Italy's privacy watchdog has launched an investigation into AI companies scraping vast amounts of personal data online to train algorithms, prompting transparency and consent concerns.
Italy's privacy regulator seeks to determine whether adequate safeguards exist around internet data collection underlying much of today's AI. The probe comes amid rising global scrutiny of AI ethics and data practices enabling tech giants' systems.
Companies anonymously amassing photos, chats, browsing history etc. from public platforms for algorithms have faced criticism. Experts argue informed consent around secondary use cases is impossible at scale.
News of the Italian probe follows the regulator briefly blocking ChatGPT over suspected GDPR breaches in January. It remains unclear what websites or companies may currently face scrutiny.
The investigation intends to assess if firms sufficiently notify individuals before scraping online data trails for AI training. Regulators reserved the right to urgently intervene if finding flags.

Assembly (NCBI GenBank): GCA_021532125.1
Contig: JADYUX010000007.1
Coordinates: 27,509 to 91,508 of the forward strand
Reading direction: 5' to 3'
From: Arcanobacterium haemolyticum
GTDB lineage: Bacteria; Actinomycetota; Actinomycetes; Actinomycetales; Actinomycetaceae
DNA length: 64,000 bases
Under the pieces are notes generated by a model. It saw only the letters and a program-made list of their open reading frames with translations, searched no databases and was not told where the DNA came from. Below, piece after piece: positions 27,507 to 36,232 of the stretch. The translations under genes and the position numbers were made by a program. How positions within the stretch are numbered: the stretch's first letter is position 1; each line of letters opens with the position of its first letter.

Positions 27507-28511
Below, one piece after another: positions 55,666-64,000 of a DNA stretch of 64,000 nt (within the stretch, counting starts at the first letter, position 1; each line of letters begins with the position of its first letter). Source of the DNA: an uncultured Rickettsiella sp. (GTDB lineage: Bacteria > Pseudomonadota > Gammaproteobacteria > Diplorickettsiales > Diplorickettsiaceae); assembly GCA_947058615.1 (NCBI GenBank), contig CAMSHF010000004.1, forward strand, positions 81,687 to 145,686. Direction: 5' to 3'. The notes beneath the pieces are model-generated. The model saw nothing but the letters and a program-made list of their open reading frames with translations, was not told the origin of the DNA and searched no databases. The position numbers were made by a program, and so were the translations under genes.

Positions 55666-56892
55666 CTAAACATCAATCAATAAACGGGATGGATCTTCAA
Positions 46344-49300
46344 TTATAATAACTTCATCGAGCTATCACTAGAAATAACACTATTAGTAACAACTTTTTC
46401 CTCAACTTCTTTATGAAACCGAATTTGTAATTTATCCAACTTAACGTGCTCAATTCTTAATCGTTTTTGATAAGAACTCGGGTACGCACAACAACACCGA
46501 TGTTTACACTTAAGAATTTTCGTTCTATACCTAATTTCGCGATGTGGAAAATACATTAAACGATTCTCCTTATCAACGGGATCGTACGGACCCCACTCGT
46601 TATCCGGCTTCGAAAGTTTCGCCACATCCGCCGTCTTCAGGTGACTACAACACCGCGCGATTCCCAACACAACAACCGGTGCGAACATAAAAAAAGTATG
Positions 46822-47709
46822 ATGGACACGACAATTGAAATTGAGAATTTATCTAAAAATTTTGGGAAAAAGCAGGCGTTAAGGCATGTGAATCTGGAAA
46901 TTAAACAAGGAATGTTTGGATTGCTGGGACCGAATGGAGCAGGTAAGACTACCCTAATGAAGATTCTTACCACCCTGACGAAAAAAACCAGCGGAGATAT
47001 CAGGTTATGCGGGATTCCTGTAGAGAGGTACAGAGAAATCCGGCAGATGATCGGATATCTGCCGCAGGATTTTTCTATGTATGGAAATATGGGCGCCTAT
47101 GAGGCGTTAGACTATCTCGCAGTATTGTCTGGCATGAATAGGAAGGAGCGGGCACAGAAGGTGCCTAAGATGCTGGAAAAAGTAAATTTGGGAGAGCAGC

Global Regulatory Trends
Italy now consults academics and advocacy groups on potential policy changes around transparency in emerging training datasets.
The review parallels surging attention on governance for algorithms influencing finance, employment, law enforcement and more across sectors. The EU is poised to vote on landmark AI regulations next month, with member states like France and Germany pressing for democratic checks.
The Road Ahead
As AI advances enable new products and efficiencies, questions around underlying data practices wait unresolved. Italy steps forward seeking technical insight and public feedback to inform their course. Most agree companies should be clear on what data gets collected, and how it fuels systems touching daily life.